Also keep this in mind:
A high percentage of adjudicated youth reported staff sexual misconduct in these four states (not shown; see appendix table 7). An estimated 17.1% of adjudicated youth in Ohio, 17.0% in South Carolina, 15.0% in Georgia, and 13.7% in Illinois reported one or more incidents of staff sexual misconduct. The lower bound of the confidence interval was 35% higher than the national average (7.7%) for estimates in each of these states.
Now, as the former director of the Ohio Department of Rehabilitation and Correction... how would you react to these numbers?
Of course, this is a rethorical question that was answered as soon as we saw that the victims were predominantly male - especially with predominantly female perpetrators.
Thus, apparently he decided to go out there and tell the press about the hard truth of these bad boys being just too persuasive. He just didn't focus on the victims who were physically forced or paid with drugs and preferential treatment... instead, he discredited them with those who are easier to blame.
There’s no such thing as consensual sex when you are supervising someone, regardless of their age, but the reality of it is that some of the guys in prison are very persuasive and some of the women are very persuasive.
Now, of course he'd have to tell them something about how one could address the issue but apparently... nobody really knows anything about this "female on male rape" thing.
I’m not sure anybody has got a real handle on why the Bureau of Justice Statistics is finding these kinds of numbers, but it’s on the radar screen of a lot of people.
You know you matter when "a lot of people" have no idea why these statistics spread the unbelievable idea that you could be getting raped and have a penis at the same time.
So, I guess he also believed this to be an outstanding opportunity to let the press know that, in many cases, he believes female staff to be better suited than male staff. Maybe this would feel less problematic had he properly acknowledged the scope and severity of the issue before.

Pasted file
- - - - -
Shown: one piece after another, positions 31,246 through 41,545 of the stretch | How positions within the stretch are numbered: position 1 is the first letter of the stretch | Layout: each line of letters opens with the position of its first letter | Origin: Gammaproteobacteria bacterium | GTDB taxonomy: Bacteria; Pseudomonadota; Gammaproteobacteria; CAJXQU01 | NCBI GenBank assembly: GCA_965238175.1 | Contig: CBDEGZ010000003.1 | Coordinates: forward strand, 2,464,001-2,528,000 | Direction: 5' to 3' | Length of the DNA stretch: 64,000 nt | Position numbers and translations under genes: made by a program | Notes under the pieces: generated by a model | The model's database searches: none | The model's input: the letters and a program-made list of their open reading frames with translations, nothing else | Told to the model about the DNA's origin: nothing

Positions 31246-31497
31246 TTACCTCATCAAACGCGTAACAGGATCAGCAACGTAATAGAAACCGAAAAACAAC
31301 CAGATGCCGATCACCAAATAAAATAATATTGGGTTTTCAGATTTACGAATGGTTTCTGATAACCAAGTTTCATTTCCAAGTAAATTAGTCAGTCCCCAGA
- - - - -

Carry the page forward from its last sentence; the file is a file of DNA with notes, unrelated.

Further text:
I think in many cases female staff are better suited than males. A good mix of staff is what we always want. That so-called motherly impact is a big deal and women who are stern but fair with the inmates I think can perform that job as well as any male could.
This was the actual reaction of the former director of the Ohio Department of Rehabilitation and Correction, Reggie Wilkinson, to these numbers.
These statements are, in fact, in line with court decisions made on statutory rape cases for decades.
A 2016 publication in the Child and Family Law Journal (https://lawpublications.barry.edu/cgi/viewcontent.cgi?article=1017&context=cflj) stated regarding the discriminatory practice of holding male victims liable for child support:
Another, and perhaps the most concerning reason many courts have given is that the boys/fathers are willing participants, not victims. In Jevning v. Cichos, the father was a fifteen-year-old boy and the mother was a twenty-year-old woman. The Court of Appeals of Minnesota referred to the boy on numerous occasions using the term “victim” in quotation marks and said, “[i]t is hard to characterize appellant as the classic innocent victim of a crime.” The Supreme Court of Kansas used the same approach in State ex rel. Hermesmann v. Seyer, a case in which the thirteen-year-old male victim’s babysitter became pregnant and was adjudicated for a lessor crime of contributing to a child’s misconduct. The court in Hermesmann referred to the resultant child as “. . . the only truly innocent party. . . .” Similarly, in Nathanial J., where the victim was a fifteen-year-old boy and the offender was a thirty-four-year-old woman, the Second District Courts of Appeals of California determined, “[t]he law should not except Nathaniel J. from his responsibility because he is not an innocent victim of Jones’s criminal acts.” The court went on to find that the victim and offender “decided” to have sex. In In re Paternity of J.L.H., the victim said that the sex was non-consensual and that he suffered from psychosis and was unable to support himself because of the sexual assault. Nevertheless, the court held him liable for support, finding that he had not made a showing to support the assertion that the sexual encounter was non-consensual, and that his psychiatric issues were to be considered only as it pertained to child support amounts. The Fifth District Court of Appeals of Florida adopted the reasoning of the courts in Hermesmann and Paternity of J.L.H. in its case of first impression, Department of Revenue v. Miller. Bennett was a twenty-year-old woman who was living with fifteen-year-old Miller and his family when conception occurred. The trial court originally dismissed the petition for paternity, holding that Miller could not be financially liable because he was a victim of sexual battery. The appellate court reversed, however, finding that the trial court erred because the sexual battery statute was not related to child support. In its opinion, the court noted that neither it nor the cases it relied upon had addressed the issue of whether “actual nonconsent” could be a defense in a paternity proceeding. On the one hand, courts are determining that the issue of consent is irrelevant in these civil proceedings, but on the other hand they are saying that the minor fathers are willing participants and situations of nonconsensual sex are not being discussed. Obviously, the issue of consent is relevant and the courts have decided, even when the fathers stated otherwise, that they were capable of and did consent.